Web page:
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Foley v. Valdes

United States District Court, D. Nevada

January 8, 2020

MICHAEL FOLEY, Plaintiff,
v.
JUAN CARLOS VALDES, et al., Defendants.

          ORDER

          GLORIA M NAVARRO, DISTRICT JUDGE

         Pending before the Court is the Motion for Attorney Fees and Costs, (ECF No. 61), filed by Defendants AP Express Worldwide, LLC, AP Express, LLC, Jeffery Pont, and World Pack USA (collectively, “Defendants”). Plaintiff Michael Foley (“Plaintiff”) filed a Response, (ECF No. 62), and Defendants filed a Reply, (ECF No. 64).

         Also pending before the Court is Plaintiff's Motion for Relief from Judgment, (ECF No. 63), regarding the Court's Order, (ECF No. 58), declaring him a vexatious litigant. Defendants filed a Response, (ECF No. 66), and Plaintiff did not file a Reply.

         For the reasons discussed below, Defendants' Motion for Attorney Fees and Costs is GRANTED in part and DENIED in part. Plaintiff's Motion for Relief from Judgment is DENIED.

         I. BACKGROUND

         This case arises from allegations of a conspiracy to interfere with Plaintiff's custody over his children. According to Plaintiff, Defendants engaged in manipulative tactics- including filing fake child abuse allegations against Plaintiff-to deprive Plaintiff of his custodial rights. (See Am. Compl. ¶ 9, ECF No. 44).

         Plaintiff's first Complaint, (ECF No. 6), alleged that the Court had diversity and federal question jurisdiction over the case. (Compl. 1:24-26). The Court dismissed the Complaint for lack of subject matter jurisdiction because Plaintiff failed to allege the citizenship of Defendants Patricia Foley (“Foley”) and World Pack USA (the “LLC Defendant”). (See First Order to Dismiss 3:1-4:18, ECF No. 35). Plaintiff then filed the Amended Complaint, which alleged that Foley was a citizen of Mexico, and the Court had diversity jurisdiction. (Am. Compl. 1:24-26). The Court again dismissed the Amended Complaint for lack of subject matter jurisdiction because Plaintiff again failed to properly allege the citizenship of the LLC Defendant. (Second Order to Dismiss (“Order”) 3:17-4:22, ECF No. 58). The Order also deemed Plaintiff a vexatious litigant and subjected his future complaints before the Court to pre-screening. (Id. 4:24-8:2).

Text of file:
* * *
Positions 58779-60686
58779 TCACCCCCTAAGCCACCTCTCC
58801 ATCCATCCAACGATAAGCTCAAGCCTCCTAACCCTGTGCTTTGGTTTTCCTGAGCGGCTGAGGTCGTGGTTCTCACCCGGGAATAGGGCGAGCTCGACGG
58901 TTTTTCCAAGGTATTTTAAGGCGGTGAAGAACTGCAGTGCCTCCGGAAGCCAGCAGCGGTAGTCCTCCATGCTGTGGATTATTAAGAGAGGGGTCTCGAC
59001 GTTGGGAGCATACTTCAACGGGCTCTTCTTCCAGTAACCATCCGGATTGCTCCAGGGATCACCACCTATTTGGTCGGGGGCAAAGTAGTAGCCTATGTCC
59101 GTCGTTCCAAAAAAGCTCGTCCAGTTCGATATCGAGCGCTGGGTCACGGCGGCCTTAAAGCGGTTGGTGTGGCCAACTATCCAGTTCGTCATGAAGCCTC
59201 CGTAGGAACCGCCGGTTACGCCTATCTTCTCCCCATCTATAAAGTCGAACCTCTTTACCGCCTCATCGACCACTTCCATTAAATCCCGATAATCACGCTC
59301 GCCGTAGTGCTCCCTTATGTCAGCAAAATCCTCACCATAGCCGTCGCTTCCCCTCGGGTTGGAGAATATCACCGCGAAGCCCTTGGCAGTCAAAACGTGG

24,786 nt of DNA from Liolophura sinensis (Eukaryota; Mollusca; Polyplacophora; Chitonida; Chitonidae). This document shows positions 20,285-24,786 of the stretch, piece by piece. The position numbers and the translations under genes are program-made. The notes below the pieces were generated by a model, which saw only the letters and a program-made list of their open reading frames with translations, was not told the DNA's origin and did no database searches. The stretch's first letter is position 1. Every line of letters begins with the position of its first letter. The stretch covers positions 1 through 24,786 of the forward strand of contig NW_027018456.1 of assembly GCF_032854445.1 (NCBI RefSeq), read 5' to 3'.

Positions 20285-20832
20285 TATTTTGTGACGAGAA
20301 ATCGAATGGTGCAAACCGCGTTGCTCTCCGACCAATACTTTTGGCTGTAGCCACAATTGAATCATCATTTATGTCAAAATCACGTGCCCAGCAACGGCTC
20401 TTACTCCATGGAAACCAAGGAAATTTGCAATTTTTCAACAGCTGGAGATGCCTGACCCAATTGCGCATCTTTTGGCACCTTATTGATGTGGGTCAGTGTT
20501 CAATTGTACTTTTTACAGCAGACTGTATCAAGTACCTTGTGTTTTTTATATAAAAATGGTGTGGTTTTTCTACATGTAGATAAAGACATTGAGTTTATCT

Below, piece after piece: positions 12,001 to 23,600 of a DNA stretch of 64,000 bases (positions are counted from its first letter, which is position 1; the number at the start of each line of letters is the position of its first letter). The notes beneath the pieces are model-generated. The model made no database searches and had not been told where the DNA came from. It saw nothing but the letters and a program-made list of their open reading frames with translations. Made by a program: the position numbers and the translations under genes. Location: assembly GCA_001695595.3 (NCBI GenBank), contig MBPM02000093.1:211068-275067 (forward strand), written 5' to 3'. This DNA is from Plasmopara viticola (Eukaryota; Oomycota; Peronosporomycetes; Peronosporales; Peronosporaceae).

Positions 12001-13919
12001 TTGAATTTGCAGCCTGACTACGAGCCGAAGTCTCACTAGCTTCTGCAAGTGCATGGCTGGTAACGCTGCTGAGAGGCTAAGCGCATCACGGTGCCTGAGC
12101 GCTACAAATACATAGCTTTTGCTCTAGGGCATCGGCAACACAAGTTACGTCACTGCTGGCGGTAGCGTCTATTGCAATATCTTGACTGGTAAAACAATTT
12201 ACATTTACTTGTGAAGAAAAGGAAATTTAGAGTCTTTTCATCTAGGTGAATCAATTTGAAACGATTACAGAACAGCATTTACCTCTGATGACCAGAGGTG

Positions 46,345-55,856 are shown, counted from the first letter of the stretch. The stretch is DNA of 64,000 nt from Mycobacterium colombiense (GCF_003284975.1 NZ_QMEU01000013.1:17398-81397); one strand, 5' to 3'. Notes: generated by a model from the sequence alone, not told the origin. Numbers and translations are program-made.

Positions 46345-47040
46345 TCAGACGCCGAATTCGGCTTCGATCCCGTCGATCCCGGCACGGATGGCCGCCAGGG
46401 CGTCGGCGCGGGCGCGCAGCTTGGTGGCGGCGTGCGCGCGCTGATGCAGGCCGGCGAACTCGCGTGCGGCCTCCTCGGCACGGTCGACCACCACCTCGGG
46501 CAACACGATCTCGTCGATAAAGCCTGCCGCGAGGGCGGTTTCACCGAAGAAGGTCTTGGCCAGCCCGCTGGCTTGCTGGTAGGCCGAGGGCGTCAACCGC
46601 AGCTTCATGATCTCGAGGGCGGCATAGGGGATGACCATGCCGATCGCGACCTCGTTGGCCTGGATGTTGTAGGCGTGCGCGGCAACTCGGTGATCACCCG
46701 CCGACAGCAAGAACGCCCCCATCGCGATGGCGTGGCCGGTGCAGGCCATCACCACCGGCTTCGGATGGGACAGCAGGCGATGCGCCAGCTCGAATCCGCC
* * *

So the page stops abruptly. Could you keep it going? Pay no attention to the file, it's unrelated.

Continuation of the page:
Defendants now move for an award of $190.11 in costs under Federal Rule of Civil Procedure 54(d)(1) and $50, 072.50 in attorney fees under 28 U.S.C. § 1927 and 42 U.S.C. § 1988. (Mot. Fees 6:1-15:10, ECF No. 61). Plaintiff seeks relief from the portion of the Court's Order declaring him a vexatious litigant. (Mot. Relief, 3:5-26, ECF No. 63).

         II.LEGAL STANDARD

         a. Motion for Attorney Fees

         By statute, a court may impose attorney fee liability on a party “admitted to conduct cases in any court of the United States . . . who so multiplies the proceedings in any case unreasonably and vexatiously” such that “excess costs, expenses, and attorneys' fees” were “reasonably incurred because of such conduct.” 28 U.S.C. § 1927. “Recklessness or bad faith is required to support a fee award under § 1927.” Cline v. Ind. Maint. Eng. & Contracting Co., 200 F.3d 1223, 1236 (9th Cir. 2000). “Bad faith is present when an attorney knowingly or recklessly raises a frivolous argument, or argues a meritorious claim for the purpose of harassing an opponent.” Estate of Blas v. Winkler, 792 F.2d 858, 860 (9th Cir. 1986). Notably, commencing a lawsuit by filing a complaint “may be sanctioned pursuant to Rule 11 or a court's inherent power, but it may not be sanctioned pursuant to § 1927.” Moore v. Keegan Mgmt. Co., 78 F.3d 431, 435 (9th Cir. 1995).

         When a party brings a claim under federal civil rights laws, the court may award the prevailing party reasonable attorney fees under 42 U.S.C. § 1988. See 42 U.S.C. § 1988(b). The defendant may be entitled to a fee award under § 1988, “but only where the action brought is found to be unreasonable, frivolous, meritless, or vexatious.” Christiansburg Garment Co. v. EEOC, 434 U.S. 412, 421 (1978).

         b. Motion for Relief from Judgment

         Under Rule 60(b), a court may relieve a party from a final judgment, order or proceeding only in the following circumstances: (1) mistake, inadvertence, surprise, or excusable neglect; (2) newly discovered evidence; (3) fraud; (4) a void judgment; (5) a satisfied or discharged judgment; or (6) any other reason justifying relief from the judgment. Backlund v. Barnhart, 778 F.2d 1386, 1387 (9th Cir. 1985). “Relief under Rule 60(b)(6) must be requested within a reasonable time, and is available only under ...


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